Witte Museum

This hands-on history institution that offers plenty to see, touch and do — from science experiments to live performances. 

The Witte Museum was San Antonio’s first public museum and it’s still one of the city’s most-visited attractions. Both locals and tourists are enthralled by this museum designed with the audience in mind. Visitors are encouraged to read, touch and play their way through collections that explore local history, science, dinosaurs and ancient Egypt. 

The history of the Witte itself is interesting. In the early 1900s, a local schoolteacher had the idea to start a history museum and schoolchildren stood on street corners collecting donations. The first natural history collection bought with these funds was displayed at the main high school. A huge donation from businessman Alfred Witte allowed the museum to move to its current location on the banks of the San Antonio River in Brackenridge Park, just north of downtown. 

The South Texas Heritage Center is the Witte’s pride and joy, and a good introduction to local history. Browse hundreds of artifacts from the 1850s, when the city was a hub of commerce for the Wild West; think guns, branding irons and cowboys sitting tall in their saddles. Look at historical photographs, or try your hand at loading a burro, a cart typically pulled by donkeys. Work a simulated herd of cattle along a trail using touch screen computers. There are daily demonstrations and historic log cabins to give you an idea about early life in the Southwest.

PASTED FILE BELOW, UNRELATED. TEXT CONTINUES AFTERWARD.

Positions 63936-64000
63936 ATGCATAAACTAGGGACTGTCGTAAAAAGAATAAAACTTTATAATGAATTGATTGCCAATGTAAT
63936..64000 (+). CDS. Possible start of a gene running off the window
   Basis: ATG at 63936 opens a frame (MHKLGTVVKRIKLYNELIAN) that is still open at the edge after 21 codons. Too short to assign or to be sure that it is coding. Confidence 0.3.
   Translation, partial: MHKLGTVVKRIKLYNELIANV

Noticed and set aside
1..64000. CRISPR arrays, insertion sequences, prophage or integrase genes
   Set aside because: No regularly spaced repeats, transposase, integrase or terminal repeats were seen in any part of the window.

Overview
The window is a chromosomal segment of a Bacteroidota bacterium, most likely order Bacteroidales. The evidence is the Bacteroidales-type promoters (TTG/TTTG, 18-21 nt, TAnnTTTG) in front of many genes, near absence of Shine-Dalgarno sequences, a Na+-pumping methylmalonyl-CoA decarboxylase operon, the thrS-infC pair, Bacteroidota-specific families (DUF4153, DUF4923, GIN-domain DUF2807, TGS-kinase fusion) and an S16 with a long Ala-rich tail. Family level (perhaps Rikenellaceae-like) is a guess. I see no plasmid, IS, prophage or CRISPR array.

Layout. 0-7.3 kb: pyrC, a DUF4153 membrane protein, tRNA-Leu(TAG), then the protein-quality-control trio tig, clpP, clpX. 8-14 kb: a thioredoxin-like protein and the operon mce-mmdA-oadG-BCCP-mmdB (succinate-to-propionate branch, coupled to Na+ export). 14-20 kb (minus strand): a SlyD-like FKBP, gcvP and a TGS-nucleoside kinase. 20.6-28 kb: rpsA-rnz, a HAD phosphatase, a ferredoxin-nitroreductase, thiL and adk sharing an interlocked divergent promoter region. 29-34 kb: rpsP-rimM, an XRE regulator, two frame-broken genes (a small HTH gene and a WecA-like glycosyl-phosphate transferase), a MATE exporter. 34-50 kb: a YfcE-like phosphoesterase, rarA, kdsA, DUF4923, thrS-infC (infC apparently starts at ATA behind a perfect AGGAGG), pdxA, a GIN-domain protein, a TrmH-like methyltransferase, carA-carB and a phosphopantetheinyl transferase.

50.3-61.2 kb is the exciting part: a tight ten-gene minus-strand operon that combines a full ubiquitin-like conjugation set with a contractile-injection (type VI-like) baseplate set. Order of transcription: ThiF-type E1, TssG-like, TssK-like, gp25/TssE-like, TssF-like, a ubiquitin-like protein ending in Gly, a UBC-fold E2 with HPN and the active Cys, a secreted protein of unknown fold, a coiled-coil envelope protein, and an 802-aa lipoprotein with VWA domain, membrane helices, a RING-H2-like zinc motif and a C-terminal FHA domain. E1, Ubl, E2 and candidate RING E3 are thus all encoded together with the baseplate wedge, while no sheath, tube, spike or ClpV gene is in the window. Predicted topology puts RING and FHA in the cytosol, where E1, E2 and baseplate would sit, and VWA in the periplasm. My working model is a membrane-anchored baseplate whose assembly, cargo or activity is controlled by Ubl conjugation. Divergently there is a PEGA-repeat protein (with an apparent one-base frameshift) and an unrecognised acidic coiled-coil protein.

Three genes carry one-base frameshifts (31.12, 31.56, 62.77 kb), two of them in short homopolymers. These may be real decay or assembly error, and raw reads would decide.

Another focal point, especially for children, is the H-E-B Science Treehouse, adjacent to the main building. It has hands-on science experiments across four floors and 15,000 square feet. Learn about sound waves, air power, energy and machines through fun, kid-friendly activities, such as a weight-sensory dance game.

Leave plenty of time for the extensive dinosaur exhibit, including fossils of Triceratops and the Tyrannosaurus Rex. The Egyptian exhibit is also popular, including a mummy that’s thousands of years old. It’s also worth exploring the courtyard where you’ll find the Trail Drivers Monument, created by American sculptor Gutzon Borglum. He also carved one of the most famous U.S. landmarks: Mount Rushmore. 

Purchase tickets for the museum online or at the door. You can take a tour, and find one-of-a-kind South Texas souvenirs in the museum shop. There are no eateries inside, but you’ll find cafés and restaurants within walking distance.


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